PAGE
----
Last week, the Federal Communications Commission approved a rule that could set into motion some of the most consequential changes to the television industry in two decades. If the proposed rule moves forward, it will mark a major shift of control from cable companies to the consumers. Cordcutters, assemble!
Currently, cable television access is controlled by a few “multichannel video programming distributors” (MVPDs), who negotiate with networks and create packages of channels that they then sell to us. Since the deregulation of the cable industry with the Telecommunications Act of 1996, MVPDs have slowly consolidated. Competition has all but disappeared, leading to regional monopolies. Most people in the United States have little or no choice of MVPDs. Here in Central New York, our options are Time Warner Cable and (if we’re lucky enough to live in certain areas) Verizon FiOS.
These two companies hold an enormous amount of power over us. We pay unprecedented sums for cable packages, with little to no negotiating power. Then, in order to access those packages, we each need a cable box. According to FCC chairman Tom Wheeler, 99 percent of Americans who have cable pay their MVPD about $231 per year to rent cable boxes — nearly $20 billion annually!
The new rule, dubbed the “unlock the box” rule, would require cable companies to change the format of their programming so it can be distributed through any set-top device. Imagine a world in which your cable subscription — just like your Netflix, Hulu, and HBO Go — comes directly through your smart TV, Apple TV, Roku or Chromecast. Increased competition in the set-top box market, the FCC says, will encourage innovation and drive down prices, improving the overall experience for the consumer.
Under the proposed system, an independent, open standards regulatory body would determine a universal format that would allow any set-top device manufacturer to feed cable content directly through the device’s interface. Rather than opening the Hulu app or the Netflix app on your Roku, you’d be able to search across all of your subscriptions for exactly what you want. TiVo owners will recognize this as the OnePass feature, but let’s be honest — it doesn’t work all that well. Given the tools, Apple and Google could probably do a better job. Competition would drive companies to create the best possible navigation system to fit the way we watch television today. Raise a glass (or your smartphone) for the cordcutter revolution!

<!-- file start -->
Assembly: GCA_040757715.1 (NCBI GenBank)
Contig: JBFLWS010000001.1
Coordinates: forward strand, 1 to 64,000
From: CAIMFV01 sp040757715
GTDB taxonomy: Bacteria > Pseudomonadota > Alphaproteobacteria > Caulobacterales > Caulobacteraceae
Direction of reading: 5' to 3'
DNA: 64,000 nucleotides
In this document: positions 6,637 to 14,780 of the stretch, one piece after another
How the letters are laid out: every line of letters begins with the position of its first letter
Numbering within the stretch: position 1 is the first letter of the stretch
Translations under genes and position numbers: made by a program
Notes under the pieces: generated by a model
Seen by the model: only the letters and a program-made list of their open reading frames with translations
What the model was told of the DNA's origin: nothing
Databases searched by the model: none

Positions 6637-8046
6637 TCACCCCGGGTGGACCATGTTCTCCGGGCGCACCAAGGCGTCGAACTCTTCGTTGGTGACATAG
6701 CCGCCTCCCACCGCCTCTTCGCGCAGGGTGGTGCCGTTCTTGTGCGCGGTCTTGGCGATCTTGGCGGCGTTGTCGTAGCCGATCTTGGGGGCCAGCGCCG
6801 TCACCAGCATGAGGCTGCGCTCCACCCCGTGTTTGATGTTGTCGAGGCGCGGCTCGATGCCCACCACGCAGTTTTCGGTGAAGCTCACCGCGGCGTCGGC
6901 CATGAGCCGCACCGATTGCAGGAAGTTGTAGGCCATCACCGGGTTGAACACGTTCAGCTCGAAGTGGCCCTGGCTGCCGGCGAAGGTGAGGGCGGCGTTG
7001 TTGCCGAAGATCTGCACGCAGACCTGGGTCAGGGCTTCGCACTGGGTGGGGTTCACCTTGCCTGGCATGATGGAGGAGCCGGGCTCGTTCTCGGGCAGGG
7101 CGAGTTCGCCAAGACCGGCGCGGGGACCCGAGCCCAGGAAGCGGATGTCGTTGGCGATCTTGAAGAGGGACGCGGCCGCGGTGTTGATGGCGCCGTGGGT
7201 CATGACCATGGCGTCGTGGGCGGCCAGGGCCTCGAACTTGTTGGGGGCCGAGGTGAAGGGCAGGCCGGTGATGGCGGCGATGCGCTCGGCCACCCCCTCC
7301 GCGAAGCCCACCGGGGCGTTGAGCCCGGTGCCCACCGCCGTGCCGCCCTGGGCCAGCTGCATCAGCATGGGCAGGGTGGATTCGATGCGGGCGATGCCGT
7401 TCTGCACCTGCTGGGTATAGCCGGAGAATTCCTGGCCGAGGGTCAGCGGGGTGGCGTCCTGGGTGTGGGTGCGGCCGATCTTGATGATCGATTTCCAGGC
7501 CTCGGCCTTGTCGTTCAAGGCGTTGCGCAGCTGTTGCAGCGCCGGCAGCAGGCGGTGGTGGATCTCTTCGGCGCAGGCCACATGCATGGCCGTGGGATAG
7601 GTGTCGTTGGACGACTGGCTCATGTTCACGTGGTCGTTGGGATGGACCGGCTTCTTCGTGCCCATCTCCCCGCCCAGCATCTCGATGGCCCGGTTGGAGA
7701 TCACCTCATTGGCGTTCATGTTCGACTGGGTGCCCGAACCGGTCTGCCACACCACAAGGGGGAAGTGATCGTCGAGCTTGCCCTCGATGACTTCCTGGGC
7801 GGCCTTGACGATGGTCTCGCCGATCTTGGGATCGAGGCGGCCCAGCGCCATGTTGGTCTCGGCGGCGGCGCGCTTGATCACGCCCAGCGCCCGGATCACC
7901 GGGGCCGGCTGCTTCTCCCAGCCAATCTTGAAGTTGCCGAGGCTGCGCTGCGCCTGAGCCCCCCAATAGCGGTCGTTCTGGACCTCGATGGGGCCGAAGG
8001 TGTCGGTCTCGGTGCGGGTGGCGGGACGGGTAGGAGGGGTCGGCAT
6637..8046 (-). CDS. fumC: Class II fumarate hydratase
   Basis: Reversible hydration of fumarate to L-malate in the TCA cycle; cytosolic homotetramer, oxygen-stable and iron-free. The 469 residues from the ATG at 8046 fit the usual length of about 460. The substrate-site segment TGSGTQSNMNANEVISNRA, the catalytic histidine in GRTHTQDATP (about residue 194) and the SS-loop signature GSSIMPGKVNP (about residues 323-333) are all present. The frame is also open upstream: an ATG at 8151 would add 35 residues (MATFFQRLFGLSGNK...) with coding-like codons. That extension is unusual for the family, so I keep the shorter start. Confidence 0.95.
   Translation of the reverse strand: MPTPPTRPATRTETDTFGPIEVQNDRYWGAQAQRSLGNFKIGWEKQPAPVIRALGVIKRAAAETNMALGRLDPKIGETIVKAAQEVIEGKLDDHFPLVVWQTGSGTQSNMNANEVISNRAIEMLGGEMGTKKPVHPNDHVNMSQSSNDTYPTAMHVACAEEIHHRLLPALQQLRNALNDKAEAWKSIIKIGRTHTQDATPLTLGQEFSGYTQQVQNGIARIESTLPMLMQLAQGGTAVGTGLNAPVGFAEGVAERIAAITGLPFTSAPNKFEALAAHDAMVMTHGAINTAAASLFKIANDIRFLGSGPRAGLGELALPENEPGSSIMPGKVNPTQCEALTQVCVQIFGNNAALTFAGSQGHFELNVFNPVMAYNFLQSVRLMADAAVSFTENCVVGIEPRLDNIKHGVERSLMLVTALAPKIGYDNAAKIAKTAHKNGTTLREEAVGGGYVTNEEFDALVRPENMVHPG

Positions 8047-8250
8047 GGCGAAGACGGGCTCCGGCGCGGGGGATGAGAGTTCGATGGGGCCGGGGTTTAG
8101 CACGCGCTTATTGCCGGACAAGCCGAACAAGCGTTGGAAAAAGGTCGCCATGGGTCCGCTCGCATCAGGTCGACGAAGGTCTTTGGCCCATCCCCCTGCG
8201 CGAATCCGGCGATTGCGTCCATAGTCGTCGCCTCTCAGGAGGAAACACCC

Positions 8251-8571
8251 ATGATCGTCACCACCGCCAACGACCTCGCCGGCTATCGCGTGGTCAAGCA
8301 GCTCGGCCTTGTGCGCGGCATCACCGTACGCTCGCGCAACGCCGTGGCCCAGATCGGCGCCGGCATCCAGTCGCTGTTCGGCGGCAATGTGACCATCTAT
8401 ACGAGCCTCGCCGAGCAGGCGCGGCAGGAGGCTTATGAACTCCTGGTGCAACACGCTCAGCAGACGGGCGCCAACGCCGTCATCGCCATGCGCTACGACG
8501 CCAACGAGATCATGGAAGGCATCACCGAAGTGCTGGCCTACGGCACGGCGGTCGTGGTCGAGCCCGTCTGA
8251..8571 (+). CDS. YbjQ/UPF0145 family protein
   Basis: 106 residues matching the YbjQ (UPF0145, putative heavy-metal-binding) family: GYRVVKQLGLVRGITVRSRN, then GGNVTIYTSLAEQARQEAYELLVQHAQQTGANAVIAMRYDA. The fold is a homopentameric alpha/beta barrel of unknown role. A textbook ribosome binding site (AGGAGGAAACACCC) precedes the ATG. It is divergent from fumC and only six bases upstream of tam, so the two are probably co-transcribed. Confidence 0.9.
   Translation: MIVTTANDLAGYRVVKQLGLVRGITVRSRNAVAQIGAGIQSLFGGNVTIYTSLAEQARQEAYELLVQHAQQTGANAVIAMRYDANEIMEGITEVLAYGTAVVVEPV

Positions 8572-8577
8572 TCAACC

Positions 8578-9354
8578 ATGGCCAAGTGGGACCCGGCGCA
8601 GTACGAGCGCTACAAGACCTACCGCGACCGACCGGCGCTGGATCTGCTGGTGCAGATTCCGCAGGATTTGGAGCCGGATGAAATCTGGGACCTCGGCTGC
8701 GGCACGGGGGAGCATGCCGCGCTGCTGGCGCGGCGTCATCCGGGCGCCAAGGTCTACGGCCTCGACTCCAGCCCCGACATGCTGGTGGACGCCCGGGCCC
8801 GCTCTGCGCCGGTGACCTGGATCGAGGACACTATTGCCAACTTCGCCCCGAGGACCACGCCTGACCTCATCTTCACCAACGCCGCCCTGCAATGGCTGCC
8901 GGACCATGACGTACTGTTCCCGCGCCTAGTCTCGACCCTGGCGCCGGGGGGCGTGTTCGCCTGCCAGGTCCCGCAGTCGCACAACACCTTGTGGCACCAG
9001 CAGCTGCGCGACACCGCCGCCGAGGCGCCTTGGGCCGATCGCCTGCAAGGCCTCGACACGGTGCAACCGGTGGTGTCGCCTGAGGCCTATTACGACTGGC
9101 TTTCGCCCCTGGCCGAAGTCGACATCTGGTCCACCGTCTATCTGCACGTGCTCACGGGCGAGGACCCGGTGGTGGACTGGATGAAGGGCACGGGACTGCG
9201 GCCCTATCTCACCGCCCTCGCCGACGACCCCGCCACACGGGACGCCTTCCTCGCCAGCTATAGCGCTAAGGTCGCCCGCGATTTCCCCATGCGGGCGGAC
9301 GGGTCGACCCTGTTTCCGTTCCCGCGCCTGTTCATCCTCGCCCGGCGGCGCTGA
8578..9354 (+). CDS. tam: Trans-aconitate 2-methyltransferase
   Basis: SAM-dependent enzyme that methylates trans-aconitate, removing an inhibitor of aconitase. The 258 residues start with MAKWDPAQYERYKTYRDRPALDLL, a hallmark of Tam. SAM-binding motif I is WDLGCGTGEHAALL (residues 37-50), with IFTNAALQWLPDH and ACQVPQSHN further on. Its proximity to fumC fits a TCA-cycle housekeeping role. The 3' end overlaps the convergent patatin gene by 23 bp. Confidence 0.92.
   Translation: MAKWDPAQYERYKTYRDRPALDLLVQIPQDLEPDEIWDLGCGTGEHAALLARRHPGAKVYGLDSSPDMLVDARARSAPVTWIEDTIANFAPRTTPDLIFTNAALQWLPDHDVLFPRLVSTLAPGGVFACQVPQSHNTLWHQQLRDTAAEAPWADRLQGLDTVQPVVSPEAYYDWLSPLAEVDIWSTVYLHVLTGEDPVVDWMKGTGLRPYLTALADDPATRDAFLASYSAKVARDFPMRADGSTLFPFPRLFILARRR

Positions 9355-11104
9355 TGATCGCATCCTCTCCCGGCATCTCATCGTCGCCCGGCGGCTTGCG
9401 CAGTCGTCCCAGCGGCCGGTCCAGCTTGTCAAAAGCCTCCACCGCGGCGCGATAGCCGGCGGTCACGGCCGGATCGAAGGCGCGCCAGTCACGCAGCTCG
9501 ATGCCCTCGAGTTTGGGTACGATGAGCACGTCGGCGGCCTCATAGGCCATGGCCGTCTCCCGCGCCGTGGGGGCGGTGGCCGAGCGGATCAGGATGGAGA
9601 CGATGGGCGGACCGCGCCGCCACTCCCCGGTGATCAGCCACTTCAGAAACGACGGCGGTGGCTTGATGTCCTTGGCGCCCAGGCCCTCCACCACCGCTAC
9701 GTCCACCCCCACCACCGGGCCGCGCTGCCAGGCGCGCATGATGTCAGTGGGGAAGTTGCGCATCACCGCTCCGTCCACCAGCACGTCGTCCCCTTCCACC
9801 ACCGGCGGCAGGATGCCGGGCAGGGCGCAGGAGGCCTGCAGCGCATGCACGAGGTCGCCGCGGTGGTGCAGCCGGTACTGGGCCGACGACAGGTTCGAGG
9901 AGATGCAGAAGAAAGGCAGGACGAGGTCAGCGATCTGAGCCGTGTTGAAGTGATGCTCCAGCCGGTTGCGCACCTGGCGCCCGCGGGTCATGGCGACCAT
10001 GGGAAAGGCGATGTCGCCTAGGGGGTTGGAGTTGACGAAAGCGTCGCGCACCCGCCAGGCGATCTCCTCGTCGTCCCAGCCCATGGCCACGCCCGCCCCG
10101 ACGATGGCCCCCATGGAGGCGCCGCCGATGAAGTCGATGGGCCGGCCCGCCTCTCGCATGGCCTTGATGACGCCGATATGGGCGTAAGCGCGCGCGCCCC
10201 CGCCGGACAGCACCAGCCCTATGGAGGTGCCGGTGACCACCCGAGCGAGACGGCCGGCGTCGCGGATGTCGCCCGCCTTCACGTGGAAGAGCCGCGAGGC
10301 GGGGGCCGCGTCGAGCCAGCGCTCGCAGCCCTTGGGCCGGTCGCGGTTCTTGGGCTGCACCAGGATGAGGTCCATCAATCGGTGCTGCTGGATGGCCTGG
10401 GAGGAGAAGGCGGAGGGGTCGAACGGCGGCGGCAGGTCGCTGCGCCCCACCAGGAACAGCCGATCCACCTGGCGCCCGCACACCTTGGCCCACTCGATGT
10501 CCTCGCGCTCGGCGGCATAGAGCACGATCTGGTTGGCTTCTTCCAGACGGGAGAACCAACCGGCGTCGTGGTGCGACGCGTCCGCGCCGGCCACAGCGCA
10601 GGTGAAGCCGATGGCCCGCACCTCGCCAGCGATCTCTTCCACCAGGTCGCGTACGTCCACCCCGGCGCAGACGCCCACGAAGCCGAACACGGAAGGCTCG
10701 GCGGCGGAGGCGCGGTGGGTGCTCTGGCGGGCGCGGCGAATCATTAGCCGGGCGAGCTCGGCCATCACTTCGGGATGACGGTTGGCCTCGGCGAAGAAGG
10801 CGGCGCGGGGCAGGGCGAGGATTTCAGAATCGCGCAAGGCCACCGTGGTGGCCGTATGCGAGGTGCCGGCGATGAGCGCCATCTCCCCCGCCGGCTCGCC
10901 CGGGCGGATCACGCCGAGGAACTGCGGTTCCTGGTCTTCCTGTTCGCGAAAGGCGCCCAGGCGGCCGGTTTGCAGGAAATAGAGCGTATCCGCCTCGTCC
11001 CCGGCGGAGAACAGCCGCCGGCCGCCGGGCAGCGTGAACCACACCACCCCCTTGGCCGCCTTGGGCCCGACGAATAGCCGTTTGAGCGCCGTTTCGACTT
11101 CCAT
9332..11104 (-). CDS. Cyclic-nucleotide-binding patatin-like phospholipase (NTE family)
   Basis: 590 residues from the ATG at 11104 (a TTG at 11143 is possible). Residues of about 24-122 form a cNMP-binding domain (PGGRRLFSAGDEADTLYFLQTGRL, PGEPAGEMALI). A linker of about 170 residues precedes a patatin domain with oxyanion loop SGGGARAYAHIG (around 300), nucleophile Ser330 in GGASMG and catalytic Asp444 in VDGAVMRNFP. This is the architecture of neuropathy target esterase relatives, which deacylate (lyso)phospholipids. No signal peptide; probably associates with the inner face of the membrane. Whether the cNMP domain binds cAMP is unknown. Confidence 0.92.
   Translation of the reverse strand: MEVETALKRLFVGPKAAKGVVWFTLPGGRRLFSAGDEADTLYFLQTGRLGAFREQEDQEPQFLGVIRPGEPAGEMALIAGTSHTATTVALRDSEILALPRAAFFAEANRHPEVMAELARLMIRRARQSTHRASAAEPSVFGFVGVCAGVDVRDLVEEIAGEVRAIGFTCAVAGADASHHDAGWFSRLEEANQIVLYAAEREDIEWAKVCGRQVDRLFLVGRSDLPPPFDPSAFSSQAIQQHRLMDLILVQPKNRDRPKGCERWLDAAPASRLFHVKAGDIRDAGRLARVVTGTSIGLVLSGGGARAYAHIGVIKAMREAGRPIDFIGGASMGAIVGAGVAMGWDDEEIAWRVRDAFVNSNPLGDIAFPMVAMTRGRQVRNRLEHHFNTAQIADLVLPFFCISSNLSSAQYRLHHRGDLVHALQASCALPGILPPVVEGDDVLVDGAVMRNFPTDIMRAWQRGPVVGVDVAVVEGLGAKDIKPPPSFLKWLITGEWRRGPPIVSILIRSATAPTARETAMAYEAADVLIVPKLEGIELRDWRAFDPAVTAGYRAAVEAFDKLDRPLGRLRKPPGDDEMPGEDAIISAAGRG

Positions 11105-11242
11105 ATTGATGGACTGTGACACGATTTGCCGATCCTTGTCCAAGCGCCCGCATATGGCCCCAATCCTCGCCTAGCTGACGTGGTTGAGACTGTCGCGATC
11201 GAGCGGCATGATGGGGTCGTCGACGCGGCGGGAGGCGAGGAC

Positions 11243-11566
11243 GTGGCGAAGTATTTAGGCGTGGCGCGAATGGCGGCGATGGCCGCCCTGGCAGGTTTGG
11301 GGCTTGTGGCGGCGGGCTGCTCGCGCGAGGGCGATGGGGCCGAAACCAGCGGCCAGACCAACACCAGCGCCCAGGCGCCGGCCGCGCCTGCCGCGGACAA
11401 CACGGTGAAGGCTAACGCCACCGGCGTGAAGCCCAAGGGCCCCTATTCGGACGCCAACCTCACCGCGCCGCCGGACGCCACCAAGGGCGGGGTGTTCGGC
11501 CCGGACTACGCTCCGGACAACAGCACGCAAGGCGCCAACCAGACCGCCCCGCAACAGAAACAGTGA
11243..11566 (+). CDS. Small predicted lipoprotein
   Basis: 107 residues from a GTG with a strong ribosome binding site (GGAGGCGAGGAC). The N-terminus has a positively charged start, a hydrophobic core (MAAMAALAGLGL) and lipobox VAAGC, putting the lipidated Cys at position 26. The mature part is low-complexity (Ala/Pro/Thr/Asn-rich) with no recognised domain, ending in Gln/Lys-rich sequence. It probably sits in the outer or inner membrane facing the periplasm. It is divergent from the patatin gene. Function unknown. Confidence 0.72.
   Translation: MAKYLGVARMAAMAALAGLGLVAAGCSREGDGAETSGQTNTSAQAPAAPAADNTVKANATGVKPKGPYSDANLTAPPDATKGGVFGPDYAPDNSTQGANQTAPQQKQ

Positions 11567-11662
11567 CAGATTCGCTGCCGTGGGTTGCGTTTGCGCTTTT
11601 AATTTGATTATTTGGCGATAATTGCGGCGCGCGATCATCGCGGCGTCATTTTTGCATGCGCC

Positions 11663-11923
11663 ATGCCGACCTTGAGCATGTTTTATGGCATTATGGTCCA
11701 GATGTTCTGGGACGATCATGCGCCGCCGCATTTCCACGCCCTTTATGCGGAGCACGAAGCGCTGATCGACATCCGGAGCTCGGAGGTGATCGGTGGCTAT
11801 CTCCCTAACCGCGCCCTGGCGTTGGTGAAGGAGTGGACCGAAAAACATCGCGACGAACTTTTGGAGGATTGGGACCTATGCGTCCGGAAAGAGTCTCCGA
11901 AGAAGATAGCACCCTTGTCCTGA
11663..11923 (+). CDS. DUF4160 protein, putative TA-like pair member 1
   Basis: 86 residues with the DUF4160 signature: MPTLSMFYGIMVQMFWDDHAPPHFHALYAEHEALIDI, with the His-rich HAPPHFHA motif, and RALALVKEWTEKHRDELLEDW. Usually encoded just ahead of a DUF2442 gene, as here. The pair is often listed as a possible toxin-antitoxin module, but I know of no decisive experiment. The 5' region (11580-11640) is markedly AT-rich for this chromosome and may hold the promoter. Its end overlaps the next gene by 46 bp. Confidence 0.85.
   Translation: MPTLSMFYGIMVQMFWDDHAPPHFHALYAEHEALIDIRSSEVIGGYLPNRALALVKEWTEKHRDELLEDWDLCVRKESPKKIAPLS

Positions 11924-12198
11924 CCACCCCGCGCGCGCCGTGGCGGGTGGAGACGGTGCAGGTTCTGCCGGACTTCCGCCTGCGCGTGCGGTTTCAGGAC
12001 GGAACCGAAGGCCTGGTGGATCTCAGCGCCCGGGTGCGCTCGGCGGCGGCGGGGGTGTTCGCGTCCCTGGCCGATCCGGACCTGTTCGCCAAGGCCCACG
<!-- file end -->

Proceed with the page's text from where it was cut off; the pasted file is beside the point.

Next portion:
Unfortunately, our celebrations will have to wait. As you can imagine, Uncle Cable isn’t giving up his power without a fight. A group of MVPDs and media organizations have formed the Future of TV, a coalition that opposes the new rule. Members include big guns like Time Warner Cable, Comcast, Cablevision, the Motion Picture Association of America, Dish, NBCUniversal, and many others. Their primary argument is that the future of TV is, in fact, outside the box; it’s all about the app. The coalition notes that many companies have already developed app-based solutions to allow multi-platform and multi-device access to their content, and that the industry’s goal is to move away from the set-top box entirely. They would rather the FCC leave well enough alone, and let the current stakeholders develop proprietary products for sharing their content with their subscribers within the confines of the current system.
The Future of TV also argues that tech companies like Apple and Google are not beholden to the same rules of consumer privacy protection as cable companies. Read: “Big Brother Google is tracking your search habits, so why wouldn’t he also track your TV habits?” But this argument holds no water; according to the FCC’s proposal, all set-top box makers would be held to the same privacy standards as cable companies.